Still referring to the foregoing example using helium as the lasing medium, essentially any laser tube modified in accordance with the invention will achieve the temperatures, pressures, and velocities cited. Changes in the size of the laser tube have little effect on these parameters. Forced-vortex cooling can be established in tubes at least as small as 5"-6" in length and 3/8" in inside diameter, and in tubes at least as large as 20' in length and 30" in inside diameter. However, heat removal is dependent upon the gas throughput and heat-transfer surface area available. The heat-removal rate will range over several orders of magnitude for the range of sizes cited. Given the teachings herein, one skilled in the art will be able to design a suitable forced-vortex cooling system of the kind described, without resorting to more than routine experimentation. The operating temperature at the core of the vortex may be selected from a wide range of values and depends on such factors as the inlet temperature and pressure of the gas and its outlet pressure. The pressure ratio across the vortex tube may, for example, be in the range from about 1.5:1 to 4:1. The length-to-diameter ratio for the tube may be in the range from about 1.5:1 to 5:1.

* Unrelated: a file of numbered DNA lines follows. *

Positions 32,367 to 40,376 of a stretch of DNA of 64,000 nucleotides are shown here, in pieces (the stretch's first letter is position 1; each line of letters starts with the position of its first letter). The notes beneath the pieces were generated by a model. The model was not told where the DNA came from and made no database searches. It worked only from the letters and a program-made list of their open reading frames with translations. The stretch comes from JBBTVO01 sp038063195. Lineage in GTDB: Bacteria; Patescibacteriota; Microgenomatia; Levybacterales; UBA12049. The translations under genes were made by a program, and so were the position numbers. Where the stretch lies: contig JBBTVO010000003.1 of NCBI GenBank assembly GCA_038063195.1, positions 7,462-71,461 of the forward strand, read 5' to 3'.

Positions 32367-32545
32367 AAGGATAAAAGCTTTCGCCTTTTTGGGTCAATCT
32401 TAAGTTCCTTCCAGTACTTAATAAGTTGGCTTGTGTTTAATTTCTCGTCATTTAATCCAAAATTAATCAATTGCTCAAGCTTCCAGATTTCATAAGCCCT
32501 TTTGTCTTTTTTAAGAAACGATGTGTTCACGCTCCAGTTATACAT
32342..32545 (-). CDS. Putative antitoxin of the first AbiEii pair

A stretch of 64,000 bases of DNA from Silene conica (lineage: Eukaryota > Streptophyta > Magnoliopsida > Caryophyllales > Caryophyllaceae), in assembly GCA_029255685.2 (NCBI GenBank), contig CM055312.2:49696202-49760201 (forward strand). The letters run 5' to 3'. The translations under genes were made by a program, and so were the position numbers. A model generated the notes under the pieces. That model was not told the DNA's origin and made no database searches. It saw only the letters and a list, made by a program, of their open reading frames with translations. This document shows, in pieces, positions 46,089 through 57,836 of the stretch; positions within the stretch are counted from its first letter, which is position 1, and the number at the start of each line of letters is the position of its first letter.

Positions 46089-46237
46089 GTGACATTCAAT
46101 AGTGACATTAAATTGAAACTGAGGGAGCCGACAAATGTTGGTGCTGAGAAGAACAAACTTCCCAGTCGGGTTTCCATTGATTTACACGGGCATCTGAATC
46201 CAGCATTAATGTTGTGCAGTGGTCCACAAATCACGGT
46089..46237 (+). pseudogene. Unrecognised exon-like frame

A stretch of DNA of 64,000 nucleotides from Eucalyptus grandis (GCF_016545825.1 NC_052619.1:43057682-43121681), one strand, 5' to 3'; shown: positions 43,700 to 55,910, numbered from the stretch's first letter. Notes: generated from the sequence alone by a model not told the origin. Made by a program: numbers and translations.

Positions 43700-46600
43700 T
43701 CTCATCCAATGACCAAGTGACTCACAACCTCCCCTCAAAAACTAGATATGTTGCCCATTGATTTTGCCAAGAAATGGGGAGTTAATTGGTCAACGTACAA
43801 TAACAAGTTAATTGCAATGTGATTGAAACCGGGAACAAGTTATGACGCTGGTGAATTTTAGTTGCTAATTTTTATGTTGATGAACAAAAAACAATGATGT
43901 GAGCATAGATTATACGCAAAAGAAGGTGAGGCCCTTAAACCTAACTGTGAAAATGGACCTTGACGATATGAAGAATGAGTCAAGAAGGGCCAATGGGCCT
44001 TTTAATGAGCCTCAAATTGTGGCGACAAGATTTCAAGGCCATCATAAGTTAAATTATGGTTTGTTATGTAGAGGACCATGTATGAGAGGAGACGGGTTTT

A laser system designed in accordance with the invention can produce very low core pressures--e.g., 200μ--and may be operated with high inlet pressures--e.g., 5000 psia. The core temperature may approach absolute zero, when helium is the lasing medium. Preferably, the lasing medium is a monatomic gas (Ne, He, Kr) but suitable polyatomic gases may be used--as, for example, H2 S, O2, and N2. Metallic vapors (e.g., Cu or Hg) also are suitable. Both single gases and mixtures of gases (such as He-CO2-N2) or metallic vapors may be utilized in accordance with the invention. Preferably, the laser electrodes are positioned to establish electrical discharge along the axis of the vortex, in order to take full advantage of the refrigeration in the core region.

The diffuser 13 may be of any suitable design which converts the velocity of the gaseous vortex leaving the laser tube into an increase in pressure (potential energy, ΔP). Because the exit pressure from the diffuser is fixed by the suction pressure of the compressor, the pressure ratio translates into a very low pressure in the vortex core. The diffuser significantly decreases the core temperature of the forced vortex, increasing efficiency significantly. Any suitable means may optionally be used to remove heat from the outside wall of the laser tube. For instance, an external vortex heat exchanger of the kind described above (see "Background") may be so used.

Although the invention has been illustrated in terms of lasers of the closed (circulated-gas) type, it is also applicable to the open type. Given the teachings presented herein one versed in the art can determine the most suitable operating conditions for the invention as applied to a particular laser.